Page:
The sensor housing 34 provides both a thermally conductive path from the IC 26 to the temperature sensor 30 and protection from impact or problems related to point contact pressures that could occur if the IC 26 directly, physically contacted the temperature sensor 30. The sensor housing 34 protects the temperature sensor 30 by providing a protective layer of material that intervenes between the IC 26 and the temperature sensor 30. The sensor housing 34 protects the IC 26 from point contact pressures that could be cause by directly contacting a temperature sensor 30 by providing a larger, substantially flatter contact surface area than the small temperature sensor 30 can provide.
For the most accurate results in sensing the temperature of an IC 26 during testing, the sensor housing 34 should be formed a highly conductive metal. Most preferably, the sensor housing 34 is formed of a metal comprising aluminum or copper. Also, to increase accuracy, the thermal insulator 38 should adequately thermally isolate the temperature sensor 30 and sensor housing 34 from the temperature control block 24 so that the temperature sensor 30 is predominantly sensing the temperature of the IC 26 and not the temperature control block 24. To achieve thermal isolation, the thermal insulator 38 is most preferably formed of a polythermide material. Ultem 1000®, manufactured by General Electric, is an example of a preferable polythermide material.
A method for sensing the temperature of an IC 26 being tested includes placing the IC 26 in an IC testing socket 23. The temperature of the integrated circuit is changed by thermally contacting a heater or cooler 24 to the integrated circuit. This is chiefly done in the burning-in process for ICs but the temperature of the IC 26 can also be controlled for programming and testing of the IC 26.
The temperature of the IC 26 is then sensed by means of a temperature sensor device 20 contained within the heater or cooler 24. The temperature sensor device 20 senses the temperature of the IC 26 by thermally connecting a temperature sensor 30 to the IC 26 through a conductive material 34 and by thermally isolating the temperature sensor 30 from the heater or cooler 24 with a surrounding insulating material 38 so that the temperature sensor 30 predominantly sense the temperature of the IC 26 and not the heater or cooler 24.
The conductive material 34 spaces the temperature sensor 30 from the IC 26 such that a thermal path between the IC 26 and temperature sensor 30 is maintained to create a fast transient response in the temperature sensor 30.
The temperature sensor 30 is thermally isolated from the heater or cooler 24 by positioning the temperature sensor 30 within a thermally conductive sensor housing 30 that is surrounded by thermally insulating material 38 such that first and second ends of the sensor housing 34 are exposed. The sensor housing 34 and thermally insulating material 38 are then positioned within an appropriately sized and shaped opening in the heater or cooler 24 so that the thermally conductive housing 34 can be in thermal contact with the IC 26.
Having described and illustrated the principles of the invention in a preferred embodiment thereof, it should be apparent that the invention can be modified in arrangement and detail without departing from such principles. I claim all modifications and variation coming within the spirit and scope of the following claims.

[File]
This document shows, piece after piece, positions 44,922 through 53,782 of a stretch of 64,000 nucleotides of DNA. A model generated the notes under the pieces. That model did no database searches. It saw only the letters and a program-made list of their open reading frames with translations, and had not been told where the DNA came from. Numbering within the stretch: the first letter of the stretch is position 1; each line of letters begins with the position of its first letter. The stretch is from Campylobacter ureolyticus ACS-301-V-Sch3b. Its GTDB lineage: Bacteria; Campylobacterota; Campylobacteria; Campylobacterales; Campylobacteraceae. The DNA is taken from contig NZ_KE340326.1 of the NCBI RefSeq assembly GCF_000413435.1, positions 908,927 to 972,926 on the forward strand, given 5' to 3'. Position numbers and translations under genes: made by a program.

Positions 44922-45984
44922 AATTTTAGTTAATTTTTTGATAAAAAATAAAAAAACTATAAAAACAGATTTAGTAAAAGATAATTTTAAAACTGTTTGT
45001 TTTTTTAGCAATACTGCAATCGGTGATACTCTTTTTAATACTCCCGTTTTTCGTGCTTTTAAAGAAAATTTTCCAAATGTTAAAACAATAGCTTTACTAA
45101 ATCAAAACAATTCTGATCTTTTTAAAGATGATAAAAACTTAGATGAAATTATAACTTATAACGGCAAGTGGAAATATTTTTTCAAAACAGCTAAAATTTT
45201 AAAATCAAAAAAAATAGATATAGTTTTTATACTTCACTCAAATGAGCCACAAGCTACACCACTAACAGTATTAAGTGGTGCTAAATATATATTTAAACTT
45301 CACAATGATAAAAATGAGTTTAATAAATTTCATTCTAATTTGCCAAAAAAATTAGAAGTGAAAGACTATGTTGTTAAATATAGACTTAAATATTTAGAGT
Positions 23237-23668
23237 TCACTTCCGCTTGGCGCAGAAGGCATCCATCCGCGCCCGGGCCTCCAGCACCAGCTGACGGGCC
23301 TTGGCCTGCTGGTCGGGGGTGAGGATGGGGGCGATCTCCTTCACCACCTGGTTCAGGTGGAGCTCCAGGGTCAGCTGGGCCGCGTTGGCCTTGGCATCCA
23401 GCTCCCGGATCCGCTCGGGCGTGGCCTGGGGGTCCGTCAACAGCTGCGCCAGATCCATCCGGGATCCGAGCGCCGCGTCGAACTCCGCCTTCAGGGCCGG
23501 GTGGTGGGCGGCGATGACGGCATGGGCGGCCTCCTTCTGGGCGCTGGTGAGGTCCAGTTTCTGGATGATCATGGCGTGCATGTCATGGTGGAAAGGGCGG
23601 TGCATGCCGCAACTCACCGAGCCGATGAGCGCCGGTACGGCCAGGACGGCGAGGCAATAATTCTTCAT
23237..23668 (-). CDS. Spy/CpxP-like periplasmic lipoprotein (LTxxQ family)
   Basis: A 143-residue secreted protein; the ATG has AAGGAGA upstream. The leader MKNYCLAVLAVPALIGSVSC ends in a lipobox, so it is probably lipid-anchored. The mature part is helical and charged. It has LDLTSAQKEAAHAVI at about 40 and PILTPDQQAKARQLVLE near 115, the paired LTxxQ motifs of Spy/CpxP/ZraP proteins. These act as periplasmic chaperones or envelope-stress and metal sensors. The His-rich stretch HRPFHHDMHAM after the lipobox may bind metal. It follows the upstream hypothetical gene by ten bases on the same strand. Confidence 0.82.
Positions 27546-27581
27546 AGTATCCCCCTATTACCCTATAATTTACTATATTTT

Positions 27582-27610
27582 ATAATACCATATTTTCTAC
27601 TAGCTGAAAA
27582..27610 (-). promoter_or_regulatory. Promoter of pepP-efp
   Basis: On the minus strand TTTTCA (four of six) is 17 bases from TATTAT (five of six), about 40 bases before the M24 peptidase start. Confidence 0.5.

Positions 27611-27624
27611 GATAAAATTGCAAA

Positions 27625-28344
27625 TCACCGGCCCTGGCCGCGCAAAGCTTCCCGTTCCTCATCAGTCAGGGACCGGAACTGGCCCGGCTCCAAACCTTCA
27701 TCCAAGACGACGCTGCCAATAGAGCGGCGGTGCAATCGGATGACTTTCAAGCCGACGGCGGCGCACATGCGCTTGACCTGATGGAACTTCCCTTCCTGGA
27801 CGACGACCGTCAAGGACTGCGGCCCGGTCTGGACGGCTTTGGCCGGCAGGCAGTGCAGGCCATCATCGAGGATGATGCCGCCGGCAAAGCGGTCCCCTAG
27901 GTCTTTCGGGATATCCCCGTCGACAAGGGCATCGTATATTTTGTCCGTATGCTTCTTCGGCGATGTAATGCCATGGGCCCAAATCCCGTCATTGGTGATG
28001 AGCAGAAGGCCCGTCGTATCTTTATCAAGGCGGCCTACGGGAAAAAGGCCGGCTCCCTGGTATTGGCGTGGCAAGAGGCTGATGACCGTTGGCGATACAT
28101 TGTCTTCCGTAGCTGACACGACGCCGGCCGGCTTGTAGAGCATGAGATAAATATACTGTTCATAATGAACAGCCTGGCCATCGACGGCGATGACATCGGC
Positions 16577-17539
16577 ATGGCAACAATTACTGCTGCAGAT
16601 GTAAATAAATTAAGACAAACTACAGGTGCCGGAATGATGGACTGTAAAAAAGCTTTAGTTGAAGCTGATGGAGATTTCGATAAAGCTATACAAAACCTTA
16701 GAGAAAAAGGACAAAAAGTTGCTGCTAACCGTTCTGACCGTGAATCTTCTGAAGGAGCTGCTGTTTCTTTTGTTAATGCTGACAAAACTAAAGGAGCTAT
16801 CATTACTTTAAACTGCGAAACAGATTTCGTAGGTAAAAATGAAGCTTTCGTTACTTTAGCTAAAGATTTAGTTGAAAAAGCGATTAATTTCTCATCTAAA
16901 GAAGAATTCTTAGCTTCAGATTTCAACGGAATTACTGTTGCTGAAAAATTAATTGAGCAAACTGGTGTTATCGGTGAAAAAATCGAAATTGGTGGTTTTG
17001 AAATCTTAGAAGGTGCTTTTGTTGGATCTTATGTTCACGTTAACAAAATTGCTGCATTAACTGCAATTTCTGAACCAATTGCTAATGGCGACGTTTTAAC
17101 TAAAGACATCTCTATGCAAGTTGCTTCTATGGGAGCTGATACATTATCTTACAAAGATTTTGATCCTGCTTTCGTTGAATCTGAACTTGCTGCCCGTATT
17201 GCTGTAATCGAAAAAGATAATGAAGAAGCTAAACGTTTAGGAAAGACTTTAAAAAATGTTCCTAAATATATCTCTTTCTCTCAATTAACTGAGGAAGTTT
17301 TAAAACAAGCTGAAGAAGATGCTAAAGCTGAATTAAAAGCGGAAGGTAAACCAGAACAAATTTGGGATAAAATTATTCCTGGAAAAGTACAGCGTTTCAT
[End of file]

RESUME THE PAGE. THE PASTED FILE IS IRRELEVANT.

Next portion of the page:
|Cited Patent||Filing date||Publication date||Applicant||Title|
|US5164661||May 31, 1991||Nov 17, 1992||Ej Systems, Inc.||Thermal control system for a semi-conductor burn-in|
|US5302934 *||Apr 2, 1993||Apr 12, 1994||Therm-O-Disc, Incorporated||Temperature sensor|
|US5414370||Feb 4, 1994||May 9, 1995||Sumitomo Electric Industries, Ltd.||Burn-in apparatus and method which individually controls the temperature of a plurality of semiconductor devices|
|US5911897||Jan 13, 1997||Jun 15, 1999||Micro Control Company||Temperature control for high power burn-in for integrated circuits|
|US6191599||Oct 9, 1998||Feb 20, 2001||International Business Machines Corporation||IC device under test temperature control fixture|
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|Citing Patent||Filing date||Publication date||Applicant||Title|
|US7312620||Nov 21, 2006||Dec 25, 2007||Wells-Cti, Llc||Burn-in testing apparatus and method|
|US7482825||Oct 30, 2007||Jan 27, 2009||Wells-Cti, Llc||Burn-in testing apparatus and method|
|US8937482||Jun 22, 2012||Jan 20, 2015||Sensata Technologies, Inc.||Apparatus and method for ramping and controlling the temperature of a component using a vortex tube|
|CN101363808B||Sep 12, 2008||Jul 20, 2011||华中科技大学||Tester for stability of gas sensor and array|
|CN102081138B||Dec 1, 2009||Nov 28, 2012||中芯国际集成电路制造(上海)有限公司||Method for wafer-level burn-in test of semiconductor devices|
|U.S. Classification||324/750.03, 374/E01.021, 324/762.02|
|International Classification||G01R31/02, G01K1/16, G01R1/04, G01K1/02|
|Cooperative Classification||G01K1/16, G01R1/0458|
|European Classification||G01R1/04S3D2, G01K1/16|
|Oct 20, 2004||AS||Assignment|
Owner name: WELLS-CTI, LLC, OREGON
Free format text: ASSIGNMENT OF ASSIGNORS INTEREST;ASSIGNOR:LOPEZ, CHRISTOPHER A.;REEL/FRAME:015269/0731
Effective date: 20040812
|Oct 23, 2006||AS||Assignment|
Owner name: SILICON VALLEY BANK, CALIFORNIA
Free format text: SECURITY AGREEMENT;ASSIGNOR:WELLS-CTI, LLC;REEL/FRAME:018420/0121
Effective date: 20060901
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|Oct 16, 2012||AS||Assignment|
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Owner name: SENSATA TECHNOLOGIES, INC., MASSACHUSETTS
Effective date: 20121001
|Nov 30, 2012||AS||Assignment|
Free format text: RELEASE BY SECURED PARTY;ASSIGNOR:SILICON VALLEY BANK;REEL/FRAME:029430/0786
Effective date: 20121127
Owner name: WELLS-CTI LLC, WASHINGTON